Nick Cave and The Bad Seeds
Dig Lazarus Dig
At 50 years old, Nick Cave should be aging gracefully, trying his best not to tarnish his legacy, and getting the band back together only to play county fairs, air shows, and rib cook offs whenever the boys in the band need some extra coin. He shouldn't be this relevant. He shouldn't be releasing career defining albums this late in his career, year after year, first with Grinderman, and now with The Bad Seeds.
To be fair, Cave's late career renaissance really began on the 2004 double album, Abbatoir Blues/Lyre of Orpheus, with the raw, primal guitar attack of Grinderman, serving to howl and scowl that point home. On that album, Cave became the masculine, mega man, driven by emotion, and empowered by instinct. Yet, as lead single, "No Pussy Bluess," showed, behind that hairy beast of a manly man, was someone surprisingly vulnerable, frustrated in his attempts to bed the object of his desire. On Dig Lazarus Dig, with a full compliment of Bad Seeds behind him, the volume and bravado may be toned down a bit, but Cave's lyrics remain razor sharp, as he takes on the role of urban poet, popularized by Lou Reed and Jim Carroll, chronicling the travails of a cast of undesirables drugging, struggling, and stumbling their way through life in these great United States.
There's the modern day Lazarus, or Larry, as Cave prefers to call him on the title track, unable to cope with being alive, who "Ended up like so many of them do, back on the streets of New York City/In a soup queue, a dopefiend, a slave, then prison, then the madhouse, then the grave/Ah poor Larry." Then, in "Today's Lesson," we meet the damaged and disillusioned Janie, troubled by the sex hungry, nemesis of her dreams, when Cave relays "Janie says we're all such a crush of want half-mad with loss /We are violated in our sleep and we weep and we toss and we turn and we burn/We are hypnotised we are cross-eyed we are pimped we are bitched /We are told such monstrous lies."
With all the heavy living going on, one might expect the music to carry a similar weight. Yet, both "Dig Lazarus Dig," and "Today's Lesson," practically bounce with optimism. It's enough to almost forget all that f*cked up sh*t. Specifically, "Dig Lazarus Dig," featuring the same simple, buoyant melody shared across bass, organs, and vocals, has this way of burrowing deep inside your head. Sick shrieking guitars, and Cave's incisive lyrics add some bite, but it's that chorus, "Dig yourself, Lazarus, dig yourself, Lazarus, dig yourself, Lazarus dig," that'll play long after the record stops.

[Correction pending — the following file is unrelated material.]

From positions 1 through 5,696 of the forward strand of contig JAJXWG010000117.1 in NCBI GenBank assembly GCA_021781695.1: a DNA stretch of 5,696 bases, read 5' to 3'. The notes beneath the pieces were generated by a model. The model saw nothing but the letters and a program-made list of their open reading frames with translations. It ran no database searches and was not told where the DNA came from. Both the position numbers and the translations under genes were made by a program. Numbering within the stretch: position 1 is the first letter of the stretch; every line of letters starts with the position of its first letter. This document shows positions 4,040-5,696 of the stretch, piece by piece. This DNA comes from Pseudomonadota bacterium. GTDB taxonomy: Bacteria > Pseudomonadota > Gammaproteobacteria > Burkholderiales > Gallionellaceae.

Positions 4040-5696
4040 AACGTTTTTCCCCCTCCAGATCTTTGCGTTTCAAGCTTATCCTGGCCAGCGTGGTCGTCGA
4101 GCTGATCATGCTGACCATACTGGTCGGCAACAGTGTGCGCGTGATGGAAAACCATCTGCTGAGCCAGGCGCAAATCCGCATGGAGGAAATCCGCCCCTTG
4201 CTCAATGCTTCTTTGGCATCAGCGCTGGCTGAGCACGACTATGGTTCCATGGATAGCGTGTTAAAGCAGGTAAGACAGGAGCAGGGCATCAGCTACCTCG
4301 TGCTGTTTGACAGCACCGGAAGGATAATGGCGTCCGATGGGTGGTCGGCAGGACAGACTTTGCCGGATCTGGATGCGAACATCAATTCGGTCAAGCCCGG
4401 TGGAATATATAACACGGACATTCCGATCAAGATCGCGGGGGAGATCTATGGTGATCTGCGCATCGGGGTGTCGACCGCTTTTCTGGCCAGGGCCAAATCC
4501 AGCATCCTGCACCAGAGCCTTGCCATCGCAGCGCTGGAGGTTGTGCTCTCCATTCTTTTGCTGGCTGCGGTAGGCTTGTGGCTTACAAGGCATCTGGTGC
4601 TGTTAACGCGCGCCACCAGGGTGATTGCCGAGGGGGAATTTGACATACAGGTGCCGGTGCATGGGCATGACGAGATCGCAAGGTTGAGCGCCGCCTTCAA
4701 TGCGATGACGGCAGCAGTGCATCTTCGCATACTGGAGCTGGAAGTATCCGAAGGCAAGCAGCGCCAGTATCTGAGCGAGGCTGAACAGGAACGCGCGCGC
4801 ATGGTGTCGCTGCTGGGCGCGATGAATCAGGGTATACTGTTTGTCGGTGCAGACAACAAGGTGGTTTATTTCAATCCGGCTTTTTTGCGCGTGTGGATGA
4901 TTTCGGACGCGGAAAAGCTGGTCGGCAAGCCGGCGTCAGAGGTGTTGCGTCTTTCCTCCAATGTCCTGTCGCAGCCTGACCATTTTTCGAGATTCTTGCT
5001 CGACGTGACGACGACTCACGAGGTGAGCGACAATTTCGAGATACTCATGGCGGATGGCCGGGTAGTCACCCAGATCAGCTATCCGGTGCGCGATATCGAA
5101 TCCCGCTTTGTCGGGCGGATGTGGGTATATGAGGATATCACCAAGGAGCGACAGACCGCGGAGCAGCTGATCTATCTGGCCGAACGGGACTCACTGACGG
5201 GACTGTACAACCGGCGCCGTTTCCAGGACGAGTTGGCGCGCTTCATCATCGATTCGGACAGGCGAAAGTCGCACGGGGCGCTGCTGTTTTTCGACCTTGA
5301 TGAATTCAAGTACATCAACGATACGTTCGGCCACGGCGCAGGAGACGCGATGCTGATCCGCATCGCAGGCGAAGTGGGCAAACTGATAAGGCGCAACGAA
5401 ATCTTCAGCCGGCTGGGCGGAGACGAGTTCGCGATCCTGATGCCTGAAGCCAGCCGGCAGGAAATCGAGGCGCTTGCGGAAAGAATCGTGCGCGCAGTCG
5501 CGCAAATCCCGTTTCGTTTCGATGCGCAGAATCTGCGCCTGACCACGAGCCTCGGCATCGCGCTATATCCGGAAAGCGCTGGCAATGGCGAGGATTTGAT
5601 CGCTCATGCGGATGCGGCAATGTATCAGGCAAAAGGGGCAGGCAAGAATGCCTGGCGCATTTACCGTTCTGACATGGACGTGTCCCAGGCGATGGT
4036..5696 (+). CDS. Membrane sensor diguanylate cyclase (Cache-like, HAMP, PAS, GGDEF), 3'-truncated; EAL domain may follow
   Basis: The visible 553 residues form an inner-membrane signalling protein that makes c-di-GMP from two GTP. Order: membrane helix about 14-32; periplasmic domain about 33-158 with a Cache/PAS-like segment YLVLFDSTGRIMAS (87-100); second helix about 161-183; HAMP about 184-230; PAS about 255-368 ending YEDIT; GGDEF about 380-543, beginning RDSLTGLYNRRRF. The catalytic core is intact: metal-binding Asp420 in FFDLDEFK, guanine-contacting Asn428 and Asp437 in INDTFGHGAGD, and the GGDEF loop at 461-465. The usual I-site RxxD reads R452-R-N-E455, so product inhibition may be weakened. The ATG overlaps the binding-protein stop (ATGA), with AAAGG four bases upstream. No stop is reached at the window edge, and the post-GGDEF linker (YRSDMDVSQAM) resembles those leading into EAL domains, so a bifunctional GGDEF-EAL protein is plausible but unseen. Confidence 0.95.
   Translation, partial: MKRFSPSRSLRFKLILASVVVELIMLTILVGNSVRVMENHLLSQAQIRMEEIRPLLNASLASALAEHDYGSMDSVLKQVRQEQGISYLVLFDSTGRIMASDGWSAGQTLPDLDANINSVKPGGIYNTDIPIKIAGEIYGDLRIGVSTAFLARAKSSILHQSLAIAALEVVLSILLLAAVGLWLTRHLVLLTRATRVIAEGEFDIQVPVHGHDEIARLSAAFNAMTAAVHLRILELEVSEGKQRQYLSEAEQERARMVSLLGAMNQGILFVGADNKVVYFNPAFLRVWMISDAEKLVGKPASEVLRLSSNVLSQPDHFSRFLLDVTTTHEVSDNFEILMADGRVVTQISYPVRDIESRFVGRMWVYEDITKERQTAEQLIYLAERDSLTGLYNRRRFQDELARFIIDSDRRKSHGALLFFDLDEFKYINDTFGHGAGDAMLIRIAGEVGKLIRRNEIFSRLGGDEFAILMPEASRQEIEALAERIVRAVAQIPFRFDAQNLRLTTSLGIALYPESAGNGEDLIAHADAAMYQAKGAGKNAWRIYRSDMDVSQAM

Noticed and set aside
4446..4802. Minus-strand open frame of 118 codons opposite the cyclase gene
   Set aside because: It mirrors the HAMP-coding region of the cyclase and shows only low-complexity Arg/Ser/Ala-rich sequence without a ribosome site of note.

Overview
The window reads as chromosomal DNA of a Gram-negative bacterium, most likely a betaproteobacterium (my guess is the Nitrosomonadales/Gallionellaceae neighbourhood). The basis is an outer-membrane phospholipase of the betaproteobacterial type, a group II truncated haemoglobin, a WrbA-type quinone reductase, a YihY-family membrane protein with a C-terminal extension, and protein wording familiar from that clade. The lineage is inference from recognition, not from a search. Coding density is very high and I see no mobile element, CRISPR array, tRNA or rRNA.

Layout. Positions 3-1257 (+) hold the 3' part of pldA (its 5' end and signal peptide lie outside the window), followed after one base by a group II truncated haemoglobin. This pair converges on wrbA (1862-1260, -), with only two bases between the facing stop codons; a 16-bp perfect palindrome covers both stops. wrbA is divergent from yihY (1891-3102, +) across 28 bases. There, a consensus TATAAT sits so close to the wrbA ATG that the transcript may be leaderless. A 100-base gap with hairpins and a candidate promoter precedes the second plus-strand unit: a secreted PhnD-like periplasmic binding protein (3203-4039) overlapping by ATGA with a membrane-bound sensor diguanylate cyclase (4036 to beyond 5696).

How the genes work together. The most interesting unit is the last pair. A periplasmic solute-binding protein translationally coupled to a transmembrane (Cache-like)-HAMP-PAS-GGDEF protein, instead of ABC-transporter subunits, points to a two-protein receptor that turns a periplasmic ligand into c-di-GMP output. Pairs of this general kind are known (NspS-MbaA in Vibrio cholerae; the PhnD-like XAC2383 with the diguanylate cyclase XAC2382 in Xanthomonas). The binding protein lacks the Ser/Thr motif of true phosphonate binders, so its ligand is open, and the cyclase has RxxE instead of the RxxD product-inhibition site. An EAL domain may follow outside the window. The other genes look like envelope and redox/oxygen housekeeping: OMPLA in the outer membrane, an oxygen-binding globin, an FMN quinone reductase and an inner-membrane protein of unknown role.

In other places, Dig Lazarus Dig, isn't quite so chipper. "Moonland," and its slow seductive groove, is Cave at his mysterious, brooding best. While "Night of the Lotus Eaters" hypnotizes and gyrates its way through a smokey, slinky landscape, and "Jesus on the Moon," accented by a sadly dripping string section, can pull a tear from the manliest of men. Then, on "We Call Upon the Author," Cave's mood is down right bitter. As the tension builds, guitars send static shocks across an increasingly sinister psychedelic sound scape, Cave gets increasingly anxious, and you know he has a zinger in him, and how, "Bukowski was a jerk! Berryman was best!/He wrote like wet papier mache, went the Heming-way weirdly on wings and with maximum pain/We call upon the author to explain." Damn. That man can write some feisty lines.
Fittingly, Cave's turn as the urban American poet draws to a close with his very own "Walk on the Wild Side." Backed by a sly and stylish shuffle, "More News From Nowhere" has Cave working a happening drug party with secretive women hiding out of the light in every corner of his manly pad. Being the man he is, he takes down a cyclops (it is a drug party, after all), before finding satisfaction. Again, those words he spins are outta this world, "Then a black girl with no clothes on danced across the room/We charted the progress of the planets around that boogie-wongie moon/I called her my nubian princess, I gave her some sweet-back bad-ass jive/I spent the next seven years between her legs pining for my wife." Damn.
With a band who have been around as long as Nick Cave and The Bad Seeds, there can be some trepidation with diving into such a massive catalog this late in their career, but fear not, this isn't some old band riding out the days to pay their bills. This is a modern rock master at his finest, once again showing all the young ones out there how to do this thing called Rock 'N' Roll.